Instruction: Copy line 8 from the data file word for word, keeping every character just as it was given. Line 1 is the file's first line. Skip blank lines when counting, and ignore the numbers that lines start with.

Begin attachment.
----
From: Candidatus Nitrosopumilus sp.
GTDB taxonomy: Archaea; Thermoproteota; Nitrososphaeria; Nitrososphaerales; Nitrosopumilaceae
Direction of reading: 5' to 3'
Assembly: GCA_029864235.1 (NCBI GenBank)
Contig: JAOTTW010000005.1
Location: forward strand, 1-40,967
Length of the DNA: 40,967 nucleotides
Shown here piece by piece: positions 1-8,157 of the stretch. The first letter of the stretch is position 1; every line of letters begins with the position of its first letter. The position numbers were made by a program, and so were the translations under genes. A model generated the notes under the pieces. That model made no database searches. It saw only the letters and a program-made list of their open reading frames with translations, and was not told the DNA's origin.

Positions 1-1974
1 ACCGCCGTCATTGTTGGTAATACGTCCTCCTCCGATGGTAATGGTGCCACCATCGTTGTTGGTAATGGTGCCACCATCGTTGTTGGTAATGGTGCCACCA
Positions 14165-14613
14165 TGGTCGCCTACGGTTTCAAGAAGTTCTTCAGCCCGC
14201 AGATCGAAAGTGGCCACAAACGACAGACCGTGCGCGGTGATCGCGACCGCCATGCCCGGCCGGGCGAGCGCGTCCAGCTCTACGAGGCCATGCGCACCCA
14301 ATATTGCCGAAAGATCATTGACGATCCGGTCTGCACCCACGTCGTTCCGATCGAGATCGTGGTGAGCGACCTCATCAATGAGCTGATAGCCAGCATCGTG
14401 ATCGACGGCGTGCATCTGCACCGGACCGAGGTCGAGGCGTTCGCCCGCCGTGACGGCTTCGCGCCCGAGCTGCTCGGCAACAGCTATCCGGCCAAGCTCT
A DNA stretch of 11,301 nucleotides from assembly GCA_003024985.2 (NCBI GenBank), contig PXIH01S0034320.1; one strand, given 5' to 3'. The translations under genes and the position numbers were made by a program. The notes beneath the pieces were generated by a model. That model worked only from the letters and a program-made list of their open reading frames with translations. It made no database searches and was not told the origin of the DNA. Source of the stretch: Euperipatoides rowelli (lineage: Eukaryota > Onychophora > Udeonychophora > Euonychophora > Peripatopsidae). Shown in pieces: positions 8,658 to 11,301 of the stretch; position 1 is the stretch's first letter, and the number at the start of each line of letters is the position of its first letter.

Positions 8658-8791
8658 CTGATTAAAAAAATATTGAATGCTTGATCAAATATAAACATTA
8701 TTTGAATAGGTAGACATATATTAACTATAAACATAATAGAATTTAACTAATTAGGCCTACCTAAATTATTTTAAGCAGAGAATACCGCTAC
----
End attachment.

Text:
Shown here piece by piece: positions 1-8,157 of the stretch. The first letter of the stretch is position 1; every line of letters begins with the position of its first letter. The position numbers were made by a program, and so were the translations under genes. A model generated the notes under the pieces. That model made no database searches. It saw only the letters and a program-made list of their open reading frames with translations, and was not told the DNA's origin.